Poor Hillary Redux
February 21, 2011
Last week I wrote a short essay about Hillary Clinton, expressing some sympathy for the situation in which she finds herself. Of all the figures in public life, she presents to me the biggest puzzle of self-responsibility. To what degree ought she to be held accountable for the things she does? I really don't know.
Shortly before I typed out my confusions, an event occurred at George Washington University which reminds me why when I see Mrs. Clinton addressing a public audience I am reminded of the Manchurian Candidate.
Mrs. Clinton had just returned from Mexico and went to the university, just a short walk from Foggy Bottom, to denounce repressive actions by governments against dissenters. In her audience was Ray McGovern, former longtime CIA agent who became convinced during the Bush administration that U.S. foreign policy had gone off the tracks and was employing tactics antithetical to traditional American values. It wasn't all that unusual a position.
He went to George Washington to express disagreement with Mrs. Clinton's actions, not by shouting at her or creating a disturbance, but simply by standing silently facing away from her. As she was warming to her theme of how awful it is for governments to use violence against peacefully protesting citizens, McGovern was assaulted by a large man who is yet to be identified and a member of the campus police. He was seized and dragged forcefully from the room in full sight of Hillary Clinton, who didn't miss a beat in her speech but kept right on as though autopilot was in force.
McGovern was placed in handcuffs so roughly that his arms began to bleed down into his pants, and hauled way in a police vehicle to a local station where he was held for three and a half hours, and then released. The charge against him was disorderly conduct -- that is standing up silently.
What a tremendous opportunity it was for Mrs. Clinton! How totally she failed to seize it! It was though her brain wasn't working.
All she had to do was to interrupt her speech, tell the security guys to let Mr. McGovern go, invite him to stand on the stage with his back to her, to show that she was acknowledging his dissent. The next day the papers would have been filled with headlines praising her.
Instead she chose to ignore the reality taking place right in front of her face -- actually not more than a few steps way -- and went ahead denouncing the exact actions that were being performed in her name. Could she have subjected herself to a more terrible irony?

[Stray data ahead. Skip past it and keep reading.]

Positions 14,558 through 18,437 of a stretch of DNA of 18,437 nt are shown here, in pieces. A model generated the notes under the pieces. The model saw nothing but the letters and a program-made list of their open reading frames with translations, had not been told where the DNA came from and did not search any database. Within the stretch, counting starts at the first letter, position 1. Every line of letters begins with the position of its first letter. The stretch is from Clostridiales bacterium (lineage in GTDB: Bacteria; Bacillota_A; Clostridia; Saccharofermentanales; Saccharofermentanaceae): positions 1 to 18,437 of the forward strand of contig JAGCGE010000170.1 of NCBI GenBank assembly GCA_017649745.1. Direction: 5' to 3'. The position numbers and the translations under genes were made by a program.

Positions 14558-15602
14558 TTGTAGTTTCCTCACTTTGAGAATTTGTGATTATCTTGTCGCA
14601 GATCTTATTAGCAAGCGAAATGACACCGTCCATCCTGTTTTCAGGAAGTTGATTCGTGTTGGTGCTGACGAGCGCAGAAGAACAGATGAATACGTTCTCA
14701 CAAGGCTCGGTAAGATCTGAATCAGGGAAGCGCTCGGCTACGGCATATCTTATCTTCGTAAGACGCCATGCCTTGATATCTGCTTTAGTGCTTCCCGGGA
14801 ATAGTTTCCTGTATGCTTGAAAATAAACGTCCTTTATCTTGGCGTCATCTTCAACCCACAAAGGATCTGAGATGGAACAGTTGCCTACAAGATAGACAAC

I wonder if there's something wrong with her. Has she been so programmed that any spontaneous action is ruled out? Her performance in this instance makes me wonder how her mind works when she's confronting situations of national significance. Is it on autopilot then also?
I am forced to suspect that she represents, and models, a psychological condition which affects a large segment, probably a majority, of public officialdom. They are so much under the thumb of certain required ideas that when anything questions or interrupts that subjection, their brains freeze. They simply don't know what to do. The possibility of thought has been eliminated.
This pushes on to a further hypothesis about how they are among themselves. And this is where things get really terrible. Perhaps they don't dare utter any concept outside approved thought. Perhaps everyone is watching everyone else, so that everyone is terrified of being considered deviant. Perhaps everything that can be said, and, ultimately, thought, is in a neatly wrapped package.
When packaged ideas rule then contradictions and inconsistencies don't matter. When security forces in other nations beat up protesters, that's bad, because other nations are -- or can be -- bad. But when the same thing happens inside the United States, that's okay because the United States is good -- and can never be not good.
You may think that such notions are so simplistic they couldn't be entertained by a functioning adult brain. But how else can we explain so much that we see happening in our public spaces? Might it be that Hillary Clinton is incapable of seeing anything wrong or problematic when a protester at one of her speeches is beat up? Might it be that she cannot make a connection between brutality in Cairo and brutality in an auditorium at George Washington? Might it be that her own brain has been packaged?
As I said in my essay last week, I feel bad about Hillary. And this incident makes me feel even worse for her. The common response is to get angry when we see public officials doing nasty things. But perhaps instead of getting mad we should be hoping for their liberation. After all, what could be more terrible than to be in the grip of a mind of the sort Hillary exhibited at GW? Think of it: to have that mind right inside, and infecting, your own head!
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